Hootenanny event next weekend at Gateway Motorsports Park.MADISON, Ill. (April 14) – The Mid-West Pro Mod Series kicks off its inaugural season with the Heads-Up
The Mid-West Pro Mod Series was founded by racers - Jeff Pierce, Billy Stocklin, Todd Martin, Jim Sakuvich, Keith Haney, Wes Buck and Dewayne Mills – as a way to promote Pro Mod racing in the center of the United States.The series has many unique features that will be unveiled this weekend, namely the combining of all types of engines into one Pro Mod class."It's a series that was put together by racers in the Midwest," Haney said. "The east coast has a series out that way, and the PDRA is out that way. There's really not a whole on this side of the country, although most of the racers on this side of the country go to the east coast to race."The rules are meant to balance the different types of engines – nitrous, turbo, screw, Roots, etc. – so the focus is on the racing and not on the numbers. Fans want to see good racing, Haney noted, and not big speeds.
"The stuff that we're doing in this series is a way to change drag racing," Haney said. "And it quits putting it on the guy who has all the money.""All they care about is that they're going fast, and it's a race," Haney said. "We've watered down the classes by breaking up the race cars. It's made it less desirable for people to watch Pro Mods because there's less trash-talking, there's less controversy."Fans want to see Keith Haney run Jason Scruggs or Brandon Pesz, or they want to see a turbo car run Brandon Pesz. The fans love race cars and they love a particular car."Haney said the goal of the series is to get all cars as close in speed as possible, with a top pass in the 3.72-second range at the eighth-mile. Rules are meant to balance the different engines, but rules will be updated as needed."We can't let one combination outrun other combinations," Haney said. "This is not about who goes the fastest. This is not your typical NHRA, Outlaw race or whatever. If you look at No Prep races, half of them cars are slow. The fan doesn't care about that. They care about whether their driver or car wins."There are records being broken every weekend. And what does it get you? Not a damn thing."The St. Louis race is the first of five events in 2017, with races at Osage Casino Tulsa Raceway Park on (the Throw Down in T-Town), Gateway on , San Antonio Raceway on and Tulsa on .In addition to Pro Mods, three additional classes will be run under the Mid-West Pro Mod Series umbrella: Radial vs. The World. MX235 and X275.The track promoters got together to have a points battle, with the champion winning $2,500 and a custom jacket, ring and hat.Points, however, will be accrued to team owners and not drivers. Haney, for example, will drive his "Notorious" car at Gateway, but if someone else drives that car at another event, Notorious and Keith Haney Racing will still get the points."The owner of the team gets some recognition, not just the driver," Haney said. "It's something different to help team owners want to go out and buy cars and put drivers in them."There are other interesting part of the Mid-West Pro Mod Series:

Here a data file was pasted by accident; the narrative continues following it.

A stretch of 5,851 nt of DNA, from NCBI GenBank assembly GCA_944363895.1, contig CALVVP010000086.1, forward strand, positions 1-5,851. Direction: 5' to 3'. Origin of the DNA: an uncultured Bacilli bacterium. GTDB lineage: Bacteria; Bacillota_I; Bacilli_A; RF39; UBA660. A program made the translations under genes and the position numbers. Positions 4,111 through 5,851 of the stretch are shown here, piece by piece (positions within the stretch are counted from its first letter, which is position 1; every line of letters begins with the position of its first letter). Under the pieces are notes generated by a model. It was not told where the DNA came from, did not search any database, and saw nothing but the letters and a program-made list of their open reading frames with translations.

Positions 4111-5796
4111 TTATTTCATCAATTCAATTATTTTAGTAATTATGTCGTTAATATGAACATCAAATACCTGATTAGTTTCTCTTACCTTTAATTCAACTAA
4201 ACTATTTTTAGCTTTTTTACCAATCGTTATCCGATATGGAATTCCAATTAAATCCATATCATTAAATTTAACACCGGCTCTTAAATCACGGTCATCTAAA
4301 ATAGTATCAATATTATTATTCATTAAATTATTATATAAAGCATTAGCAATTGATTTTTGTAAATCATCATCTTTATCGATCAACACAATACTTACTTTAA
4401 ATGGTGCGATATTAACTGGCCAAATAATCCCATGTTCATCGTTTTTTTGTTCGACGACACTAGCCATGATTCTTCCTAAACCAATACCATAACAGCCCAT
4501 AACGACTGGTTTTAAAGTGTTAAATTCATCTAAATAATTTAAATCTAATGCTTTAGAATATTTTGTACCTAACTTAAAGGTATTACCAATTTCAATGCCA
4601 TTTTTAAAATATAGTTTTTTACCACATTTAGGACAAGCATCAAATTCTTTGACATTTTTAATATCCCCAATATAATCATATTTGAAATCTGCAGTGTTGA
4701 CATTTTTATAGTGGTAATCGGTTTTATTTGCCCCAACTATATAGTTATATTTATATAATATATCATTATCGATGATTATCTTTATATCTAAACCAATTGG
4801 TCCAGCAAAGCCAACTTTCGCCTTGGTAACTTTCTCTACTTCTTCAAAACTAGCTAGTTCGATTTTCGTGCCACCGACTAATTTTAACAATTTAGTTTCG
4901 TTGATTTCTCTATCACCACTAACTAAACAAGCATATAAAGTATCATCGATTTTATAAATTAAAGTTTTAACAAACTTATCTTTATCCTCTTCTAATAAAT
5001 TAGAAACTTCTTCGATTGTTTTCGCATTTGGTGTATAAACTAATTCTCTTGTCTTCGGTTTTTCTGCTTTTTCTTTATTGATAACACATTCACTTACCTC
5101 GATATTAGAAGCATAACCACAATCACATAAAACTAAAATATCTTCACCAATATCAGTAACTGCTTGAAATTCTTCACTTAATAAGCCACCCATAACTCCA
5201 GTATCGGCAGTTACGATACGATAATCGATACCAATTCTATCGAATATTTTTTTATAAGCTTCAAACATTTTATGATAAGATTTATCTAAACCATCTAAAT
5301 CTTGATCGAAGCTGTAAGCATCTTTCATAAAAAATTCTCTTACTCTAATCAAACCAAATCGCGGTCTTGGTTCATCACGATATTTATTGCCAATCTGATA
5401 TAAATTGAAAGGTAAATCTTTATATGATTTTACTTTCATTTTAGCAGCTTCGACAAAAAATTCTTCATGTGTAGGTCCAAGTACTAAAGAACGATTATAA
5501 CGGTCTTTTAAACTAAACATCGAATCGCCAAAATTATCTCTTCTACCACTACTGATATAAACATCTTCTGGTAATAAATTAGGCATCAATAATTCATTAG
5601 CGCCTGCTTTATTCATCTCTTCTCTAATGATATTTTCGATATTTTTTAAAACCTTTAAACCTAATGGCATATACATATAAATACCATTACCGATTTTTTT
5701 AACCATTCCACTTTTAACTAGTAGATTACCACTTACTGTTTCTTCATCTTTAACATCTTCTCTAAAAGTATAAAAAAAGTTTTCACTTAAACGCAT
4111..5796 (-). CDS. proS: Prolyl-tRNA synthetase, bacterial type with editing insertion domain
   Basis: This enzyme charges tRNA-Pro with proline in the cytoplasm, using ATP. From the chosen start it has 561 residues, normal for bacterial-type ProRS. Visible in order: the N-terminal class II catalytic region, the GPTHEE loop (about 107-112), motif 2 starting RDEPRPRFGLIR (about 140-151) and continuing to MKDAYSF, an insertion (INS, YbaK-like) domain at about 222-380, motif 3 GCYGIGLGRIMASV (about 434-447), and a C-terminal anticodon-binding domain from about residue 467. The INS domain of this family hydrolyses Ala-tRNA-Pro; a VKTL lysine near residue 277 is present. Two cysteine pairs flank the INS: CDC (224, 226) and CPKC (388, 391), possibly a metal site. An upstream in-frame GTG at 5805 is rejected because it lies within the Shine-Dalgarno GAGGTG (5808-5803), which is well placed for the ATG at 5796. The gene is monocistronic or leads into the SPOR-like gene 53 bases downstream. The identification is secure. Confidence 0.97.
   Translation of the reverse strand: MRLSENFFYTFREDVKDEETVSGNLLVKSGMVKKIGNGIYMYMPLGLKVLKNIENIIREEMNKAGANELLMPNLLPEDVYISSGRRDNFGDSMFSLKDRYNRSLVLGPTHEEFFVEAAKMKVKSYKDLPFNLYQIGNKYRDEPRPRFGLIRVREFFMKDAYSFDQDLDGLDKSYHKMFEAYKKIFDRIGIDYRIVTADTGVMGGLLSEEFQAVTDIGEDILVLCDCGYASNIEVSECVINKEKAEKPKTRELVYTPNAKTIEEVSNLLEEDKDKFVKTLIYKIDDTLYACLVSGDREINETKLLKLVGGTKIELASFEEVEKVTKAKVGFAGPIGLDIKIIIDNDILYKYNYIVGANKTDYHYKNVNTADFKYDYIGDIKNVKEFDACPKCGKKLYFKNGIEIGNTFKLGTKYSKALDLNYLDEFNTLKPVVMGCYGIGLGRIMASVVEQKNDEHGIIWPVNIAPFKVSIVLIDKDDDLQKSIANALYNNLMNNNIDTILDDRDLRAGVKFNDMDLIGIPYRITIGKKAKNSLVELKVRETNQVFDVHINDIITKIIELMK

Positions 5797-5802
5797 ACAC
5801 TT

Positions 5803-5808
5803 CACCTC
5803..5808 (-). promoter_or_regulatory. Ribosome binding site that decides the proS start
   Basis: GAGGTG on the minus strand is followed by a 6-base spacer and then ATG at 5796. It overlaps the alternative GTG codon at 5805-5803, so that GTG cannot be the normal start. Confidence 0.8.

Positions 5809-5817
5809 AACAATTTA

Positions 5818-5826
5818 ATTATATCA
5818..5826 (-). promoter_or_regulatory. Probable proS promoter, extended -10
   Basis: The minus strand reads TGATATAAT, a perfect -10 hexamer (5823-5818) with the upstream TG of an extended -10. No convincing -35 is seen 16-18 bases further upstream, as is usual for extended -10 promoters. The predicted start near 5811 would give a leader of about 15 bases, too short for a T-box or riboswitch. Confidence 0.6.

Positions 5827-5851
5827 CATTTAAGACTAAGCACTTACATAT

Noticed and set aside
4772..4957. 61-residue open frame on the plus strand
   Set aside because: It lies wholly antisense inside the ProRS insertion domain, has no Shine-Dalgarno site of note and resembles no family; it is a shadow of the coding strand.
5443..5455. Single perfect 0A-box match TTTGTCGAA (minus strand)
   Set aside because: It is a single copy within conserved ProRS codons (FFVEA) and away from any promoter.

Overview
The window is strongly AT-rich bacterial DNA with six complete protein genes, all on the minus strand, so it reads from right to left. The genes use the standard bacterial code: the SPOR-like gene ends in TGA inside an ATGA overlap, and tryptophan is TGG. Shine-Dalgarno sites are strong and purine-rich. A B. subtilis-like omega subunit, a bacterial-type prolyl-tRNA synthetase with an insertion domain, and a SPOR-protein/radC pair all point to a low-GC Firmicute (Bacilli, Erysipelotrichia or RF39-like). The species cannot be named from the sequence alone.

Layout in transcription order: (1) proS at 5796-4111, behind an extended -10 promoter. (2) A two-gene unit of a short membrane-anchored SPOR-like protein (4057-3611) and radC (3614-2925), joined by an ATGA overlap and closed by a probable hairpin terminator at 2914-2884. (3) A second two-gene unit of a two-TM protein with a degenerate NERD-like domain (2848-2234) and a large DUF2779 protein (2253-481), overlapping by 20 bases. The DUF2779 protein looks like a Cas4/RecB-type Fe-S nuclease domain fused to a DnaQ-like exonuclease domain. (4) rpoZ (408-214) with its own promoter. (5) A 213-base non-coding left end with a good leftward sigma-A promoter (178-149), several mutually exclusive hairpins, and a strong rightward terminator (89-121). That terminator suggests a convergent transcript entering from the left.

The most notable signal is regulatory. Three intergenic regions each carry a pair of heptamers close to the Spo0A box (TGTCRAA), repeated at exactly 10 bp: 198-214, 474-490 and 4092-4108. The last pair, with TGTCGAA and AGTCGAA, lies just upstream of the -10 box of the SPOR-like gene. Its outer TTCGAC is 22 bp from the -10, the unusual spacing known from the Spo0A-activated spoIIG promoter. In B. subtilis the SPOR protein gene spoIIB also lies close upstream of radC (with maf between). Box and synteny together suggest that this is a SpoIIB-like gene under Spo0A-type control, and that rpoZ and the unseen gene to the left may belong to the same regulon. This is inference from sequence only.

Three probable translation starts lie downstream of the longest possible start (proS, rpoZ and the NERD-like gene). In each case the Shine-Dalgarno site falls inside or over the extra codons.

- A "Slammers" class for non-qualifiers and first-round Pro Mod losers
- Day-and-a-half shows
- Live feeds from BangShift.com
- Editorial coverage in "Drag Illustrated"
The Slammers field will be filled after the first round, as non-qualifiers and first-round losers will still get a chance to race – as long as it's a 16-car field. Owners will have to buy back into Slammer field, at a cost of $250, and the winner gets $3,000. Points will also be rewarded, but they won't top second-round losers of the regular field.One catch for the Slammers class: There is no true ladder. Racers will draw their competitors, so no one will know their opponents.The Mid-West Pro Mod Series will complete their races in under two days, freeing competitors from burdensome travel expenses."You're not away from work," Haney said. "We're saving you money there, we're saving you money on travel expenses."BangShift.com will do live feeds from each race, as well as videos of drivers trash-talking one another. "Drag Illustrated" will give the series editorial coverage for every race, and drivers have to be subscribers to the magazine to be eligible to run the series. "Drag Illustrated" will be on-site at each race."This series is a non-profit series," Haney said. "We get nothing, we beg nothing, we want nothing. We pay the race tracks to help with the payout when we walk in the door. We bring them live feeds, coverage in 'Drag Illustrated' and one tech (inspector). That's unheard of in drag racing."We're not trying to make a penny. We're just trying to put on a series to make it happen."The Mid-West Pro Mod Series couldn't do this without the support of companies that believe in us:Mid-West Pro Mod Series Sponsors: M&M Transmission, Jerry Bickle Race Cars, Extreme Brand Products, Menscer Motorsports LLC, Bankston Boys Racing, Pharris Motorsports, Sackuvich Motorsports, Race Car Fabrications, Atomizer Racing Injectors, Keith Haney Racing, Dave's RV, Aeromotive, Reher-Morrison Racing Engines RacingJunk.com, Gateway Motorsports Park, Osage Casino Tulsa Raceway Park, San Antonio Raceway, B&C Trailer Services, Suburban Chevrolet, Miami Chevrolet Buick GMC, Drag Illustrated, Bangshift.com and Grand Prix Auto Sports Center.